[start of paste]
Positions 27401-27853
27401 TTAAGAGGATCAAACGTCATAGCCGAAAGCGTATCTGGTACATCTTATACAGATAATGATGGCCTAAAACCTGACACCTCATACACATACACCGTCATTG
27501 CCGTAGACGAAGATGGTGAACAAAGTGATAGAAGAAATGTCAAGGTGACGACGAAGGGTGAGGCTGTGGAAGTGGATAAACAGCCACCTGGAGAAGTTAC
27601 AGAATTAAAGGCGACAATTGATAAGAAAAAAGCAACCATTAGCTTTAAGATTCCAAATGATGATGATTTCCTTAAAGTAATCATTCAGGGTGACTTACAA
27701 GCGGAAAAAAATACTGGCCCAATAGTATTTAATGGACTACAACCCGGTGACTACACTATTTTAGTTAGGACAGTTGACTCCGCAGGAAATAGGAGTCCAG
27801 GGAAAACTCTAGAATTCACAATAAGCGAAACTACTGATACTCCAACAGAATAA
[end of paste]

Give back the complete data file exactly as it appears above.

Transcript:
Positions 27401-27853
27401 TTAAGAGGATCAAACGTCATAGCCGAAAGCGTATCTGGTACATCTTATACAGATAATGATGGCCTAAAACCTGACACCTCATACACATACACCGTCATTG
27501 CCGTAGACGAAGATGGTGAACAAAGTGATAGAAGAAATGTCAAGGTGACGACGAAGGGTGAGGCTGTGGAAGTGGATAAACAGCCACCTGGAGAAGTTAC
27601 AGAATTAAAGGCGACAATTGATAAGAAAAAAGCAACCATTAGCTTTAAGATTCCAAATGATGATGATTTCCTTAAAGTAATCATTCAGGGTGACTTACAA
27701 GCGGAAAAAAATACTGGCCCAATAGTATTTAATGGACTACAACCCGGTGACTACACTATTTTAGTTAGGACAGTTGACTCCGCAGGAAATAGGAGTCCAG
27801 GGAAAACTCTAGAATTCACAATAAGCGAAACTACTGATACTCCAACAGAATAA